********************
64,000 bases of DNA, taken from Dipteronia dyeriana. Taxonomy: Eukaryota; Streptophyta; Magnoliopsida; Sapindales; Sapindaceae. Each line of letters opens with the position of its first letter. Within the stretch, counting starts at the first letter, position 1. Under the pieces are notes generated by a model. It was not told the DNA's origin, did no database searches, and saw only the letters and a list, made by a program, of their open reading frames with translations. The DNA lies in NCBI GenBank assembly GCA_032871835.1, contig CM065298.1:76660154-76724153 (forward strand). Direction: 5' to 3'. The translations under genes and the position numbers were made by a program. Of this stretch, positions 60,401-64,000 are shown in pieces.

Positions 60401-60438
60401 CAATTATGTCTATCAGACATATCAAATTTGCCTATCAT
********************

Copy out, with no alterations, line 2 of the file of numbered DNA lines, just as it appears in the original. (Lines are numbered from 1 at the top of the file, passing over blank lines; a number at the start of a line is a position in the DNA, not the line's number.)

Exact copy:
Positions 60401-60438